From the map, it was clear: there was no avoiding the vast conurbation that is Rotterdam. Circumnavigating a major foreign city holds multiple pitfalls for the stranger, but – all credit to whoever is responsible in the Netherlands for keeping drivers on the straight and not-so-narrow – the signs and the road markings are big enough, early enough, and unambiguous enough to minimise the risk of error.
The only other foreign city to come close in the quality of its signing in my – considerable – experience of driving abroad is Houston in Texas, where, as someone who had never been near the city before, I was able to steer my hire car to the airport from the opposite side of town without deviation, repetition or even hesitation.
What distinguishes the signing on the motorways around these cities is not just that the notices are big and clear, but that they anticipate what you might be looking for next – that your destination might, say, be Amsterdam, even though it's actually on a different numbered road – provide early warning of where you should exit, and a realistic representation of the road layout to expect.
What made Rotterdam such an especially joyous surprise was the navigational chaos that reigns on the Belgian side of the border. Even if you are on a motorway, trying to stay on the motorway and travelling in what would appear to be a straight line from A to B, you can – as I have repeatedly proved – get hopelessly lost. This time, I managed to find myself almost in central Bruges. Doubtless, if I'd been trying to visit Bruges, reaching the inner ring-road would have taken all day and much peregrination. Maybe the Belgian state has shares in satnav systems, or maybe it just doesn't want visitors in cars. If so, I offer my congratulations. It's doing a splendid job. If neither, perhaps they could call in some help from their neighbours to the north.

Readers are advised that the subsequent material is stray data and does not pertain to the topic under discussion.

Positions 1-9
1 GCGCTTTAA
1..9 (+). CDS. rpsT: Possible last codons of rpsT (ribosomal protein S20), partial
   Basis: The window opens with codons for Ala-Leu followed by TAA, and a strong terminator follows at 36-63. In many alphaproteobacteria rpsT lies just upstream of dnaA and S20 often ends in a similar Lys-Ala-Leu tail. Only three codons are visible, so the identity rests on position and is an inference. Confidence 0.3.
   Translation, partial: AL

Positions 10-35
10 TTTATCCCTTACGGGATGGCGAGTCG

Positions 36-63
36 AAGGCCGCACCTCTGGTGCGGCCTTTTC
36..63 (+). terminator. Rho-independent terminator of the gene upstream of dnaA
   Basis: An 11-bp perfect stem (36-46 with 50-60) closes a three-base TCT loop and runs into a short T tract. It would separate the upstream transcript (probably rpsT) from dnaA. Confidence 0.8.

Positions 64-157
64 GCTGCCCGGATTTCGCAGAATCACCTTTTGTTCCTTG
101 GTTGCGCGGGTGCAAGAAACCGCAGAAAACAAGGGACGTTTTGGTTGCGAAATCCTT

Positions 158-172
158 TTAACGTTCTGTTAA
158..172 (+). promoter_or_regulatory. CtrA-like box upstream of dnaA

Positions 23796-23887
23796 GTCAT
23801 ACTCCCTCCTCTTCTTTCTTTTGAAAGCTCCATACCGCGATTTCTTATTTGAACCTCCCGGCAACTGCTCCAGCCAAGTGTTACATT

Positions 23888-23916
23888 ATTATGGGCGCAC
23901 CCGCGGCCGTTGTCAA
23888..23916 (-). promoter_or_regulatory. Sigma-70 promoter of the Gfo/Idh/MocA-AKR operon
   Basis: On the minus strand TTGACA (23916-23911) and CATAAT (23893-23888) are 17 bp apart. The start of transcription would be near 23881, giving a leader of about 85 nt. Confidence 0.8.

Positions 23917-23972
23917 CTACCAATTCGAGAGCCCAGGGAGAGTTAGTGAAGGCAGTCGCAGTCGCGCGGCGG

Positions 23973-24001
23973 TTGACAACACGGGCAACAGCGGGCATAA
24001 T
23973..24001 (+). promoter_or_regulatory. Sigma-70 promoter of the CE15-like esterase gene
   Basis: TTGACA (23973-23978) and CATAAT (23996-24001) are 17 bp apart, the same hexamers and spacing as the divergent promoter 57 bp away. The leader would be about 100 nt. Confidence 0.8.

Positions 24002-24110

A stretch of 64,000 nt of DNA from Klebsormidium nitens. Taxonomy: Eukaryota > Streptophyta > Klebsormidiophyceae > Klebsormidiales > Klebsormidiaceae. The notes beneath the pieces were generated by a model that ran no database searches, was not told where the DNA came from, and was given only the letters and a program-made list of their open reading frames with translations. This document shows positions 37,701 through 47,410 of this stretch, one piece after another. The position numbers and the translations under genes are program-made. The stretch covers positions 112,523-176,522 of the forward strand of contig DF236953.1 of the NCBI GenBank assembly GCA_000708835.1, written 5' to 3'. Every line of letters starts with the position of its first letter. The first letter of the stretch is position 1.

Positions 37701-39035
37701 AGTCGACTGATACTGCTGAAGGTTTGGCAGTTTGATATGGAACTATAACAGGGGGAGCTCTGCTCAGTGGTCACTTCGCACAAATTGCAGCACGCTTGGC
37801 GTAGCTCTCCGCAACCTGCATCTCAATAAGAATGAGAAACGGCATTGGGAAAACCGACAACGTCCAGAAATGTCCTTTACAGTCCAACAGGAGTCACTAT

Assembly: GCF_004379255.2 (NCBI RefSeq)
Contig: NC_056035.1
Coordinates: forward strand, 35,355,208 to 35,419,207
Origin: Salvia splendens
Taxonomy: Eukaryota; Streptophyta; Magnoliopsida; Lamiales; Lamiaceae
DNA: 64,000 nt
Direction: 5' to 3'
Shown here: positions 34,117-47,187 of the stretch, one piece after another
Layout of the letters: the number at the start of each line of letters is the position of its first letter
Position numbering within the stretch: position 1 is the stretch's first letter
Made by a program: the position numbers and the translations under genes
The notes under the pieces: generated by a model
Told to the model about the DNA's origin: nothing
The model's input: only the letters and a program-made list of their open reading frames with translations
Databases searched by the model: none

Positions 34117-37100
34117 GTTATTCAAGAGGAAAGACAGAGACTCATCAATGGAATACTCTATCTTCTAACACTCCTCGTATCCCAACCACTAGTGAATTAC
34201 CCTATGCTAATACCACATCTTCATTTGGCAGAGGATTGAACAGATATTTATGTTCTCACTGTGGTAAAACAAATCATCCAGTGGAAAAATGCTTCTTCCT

Back to chlorinated ice cubes
Having escaped, finally, from the Belgian road network, I found a little clutch of irritants awaiting my return. Heathrow has been allowed to extend its concentrated use of both runways – more noise, no doubt, for those of us living under the central London flight path. The local M&S has dispensed with its small trolleys, so either you lug around a basket or find a pound coin and push a behemoth vehicle, only to discover that trolley-pushers have no choice but to use the – iniquitous – self-checkouts
Who thinks these rules up? Worst of all was a labyrinthine document from Thames Water about its so-called super-sewer which, it appears, is being re-routed in such a way as to threaten the borehole beneath our block of flats. Did I want to comment? You bet I did. My macro objection is that we residents sank an eco-friendly borehole to exploit an existing spring; this incurred an initial cost, but now reduces our water charges. How about some compensation – in perpetuity? The micro-objection is that our spring water makes ice cubes that don't chlorinate my G&T.